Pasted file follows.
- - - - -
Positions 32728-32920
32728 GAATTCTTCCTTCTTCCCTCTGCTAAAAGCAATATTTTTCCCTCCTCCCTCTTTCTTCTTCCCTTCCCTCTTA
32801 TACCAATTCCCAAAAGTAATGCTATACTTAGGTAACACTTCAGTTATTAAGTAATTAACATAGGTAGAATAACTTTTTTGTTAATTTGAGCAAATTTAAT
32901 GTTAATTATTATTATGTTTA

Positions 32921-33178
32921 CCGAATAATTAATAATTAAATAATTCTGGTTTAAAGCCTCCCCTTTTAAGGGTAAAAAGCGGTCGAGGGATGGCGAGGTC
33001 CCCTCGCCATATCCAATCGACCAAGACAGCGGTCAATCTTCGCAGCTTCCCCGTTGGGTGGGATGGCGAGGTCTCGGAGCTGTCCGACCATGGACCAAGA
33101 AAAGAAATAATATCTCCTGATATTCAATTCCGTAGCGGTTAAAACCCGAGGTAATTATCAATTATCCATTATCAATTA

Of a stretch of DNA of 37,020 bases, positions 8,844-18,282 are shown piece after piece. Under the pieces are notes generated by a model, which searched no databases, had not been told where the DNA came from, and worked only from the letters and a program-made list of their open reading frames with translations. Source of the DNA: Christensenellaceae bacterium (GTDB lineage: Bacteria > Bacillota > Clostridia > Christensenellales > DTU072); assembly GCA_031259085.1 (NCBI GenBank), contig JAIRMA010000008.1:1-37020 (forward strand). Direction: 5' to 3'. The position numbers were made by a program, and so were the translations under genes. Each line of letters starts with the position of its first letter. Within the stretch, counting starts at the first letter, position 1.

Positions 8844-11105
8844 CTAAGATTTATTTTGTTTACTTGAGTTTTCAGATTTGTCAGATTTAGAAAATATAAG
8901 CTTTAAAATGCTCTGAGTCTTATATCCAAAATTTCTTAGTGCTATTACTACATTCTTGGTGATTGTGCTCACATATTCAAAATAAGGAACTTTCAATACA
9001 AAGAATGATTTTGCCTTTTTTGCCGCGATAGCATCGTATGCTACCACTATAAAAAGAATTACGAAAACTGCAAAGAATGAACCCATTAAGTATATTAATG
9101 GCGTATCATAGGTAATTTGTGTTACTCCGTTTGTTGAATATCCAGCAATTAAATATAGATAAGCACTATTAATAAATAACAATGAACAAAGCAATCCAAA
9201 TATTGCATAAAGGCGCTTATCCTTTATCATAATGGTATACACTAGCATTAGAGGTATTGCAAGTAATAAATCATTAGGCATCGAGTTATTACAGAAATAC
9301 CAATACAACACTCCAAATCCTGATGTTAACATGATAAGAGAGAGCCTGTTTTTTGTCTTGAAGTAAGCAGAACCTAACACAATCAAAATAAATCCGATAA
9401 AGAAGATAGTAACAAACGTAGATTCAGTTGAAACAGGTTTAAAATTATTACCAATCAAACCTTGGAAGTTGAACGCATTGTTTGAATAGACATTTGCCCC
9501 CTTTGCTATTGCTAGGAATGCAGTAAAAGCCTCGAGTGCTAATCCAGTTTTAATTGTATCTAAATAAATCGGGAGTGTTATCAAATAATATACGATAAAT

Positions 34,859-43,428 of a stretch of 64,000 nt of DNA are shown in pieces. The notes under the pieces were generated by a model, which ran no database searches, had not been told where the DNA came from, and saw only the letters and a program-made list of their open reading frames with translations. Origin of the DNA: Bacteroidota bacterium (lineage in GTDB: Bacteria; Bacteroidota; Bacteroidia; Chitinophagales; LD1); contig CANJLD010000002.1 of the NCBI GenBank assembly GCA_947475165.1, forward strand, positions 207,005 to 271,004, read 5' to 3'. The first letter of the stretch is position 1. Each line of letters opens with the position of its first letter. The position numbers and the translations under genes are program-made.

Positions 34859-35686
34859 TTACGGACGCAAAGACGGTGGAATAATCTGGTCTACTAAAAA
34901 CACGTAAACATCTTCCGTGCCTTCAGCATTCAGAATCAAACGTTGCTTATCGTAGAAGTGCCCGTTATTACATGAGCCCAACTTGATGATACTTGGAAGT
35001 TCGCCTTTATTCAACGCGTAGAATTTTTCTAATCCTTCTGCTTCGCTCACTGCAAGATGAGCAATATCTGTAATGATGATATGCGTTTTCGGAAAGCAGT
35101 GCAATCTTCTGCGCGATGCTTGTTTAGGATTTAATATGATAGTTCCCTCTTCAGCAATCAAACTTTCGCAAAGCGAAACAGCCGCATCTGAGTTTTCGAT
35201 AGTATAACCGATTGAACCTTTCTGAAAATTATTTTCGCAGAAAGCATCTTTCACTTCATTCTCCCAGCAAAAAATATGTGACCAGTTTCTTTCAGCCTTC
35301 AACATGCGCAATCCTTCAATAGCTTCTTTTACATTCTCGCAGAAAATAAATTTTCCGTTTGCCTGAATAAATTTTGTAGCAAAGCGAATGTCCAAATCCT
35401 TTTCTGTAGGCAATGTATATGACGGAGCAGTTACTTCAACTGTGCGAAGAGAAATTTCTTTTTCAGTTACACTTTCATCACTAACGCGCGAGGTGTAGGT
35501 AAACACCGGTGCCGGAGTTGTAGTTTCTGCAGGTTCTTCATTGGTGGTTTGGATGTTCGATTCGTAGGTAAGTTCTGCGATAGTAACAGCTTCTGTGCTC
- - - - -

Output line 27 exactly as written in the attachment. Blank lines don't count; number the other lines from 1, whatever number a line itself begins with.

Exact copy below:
35401 TTTCTGTAGGCAATGTATATGACGGAGCAGTTACTTCAACTGTGCGAAGAGAAATTTCTTTTTCAGTTACACTTTCATCACTAACGCGCGAGGTGTAGGT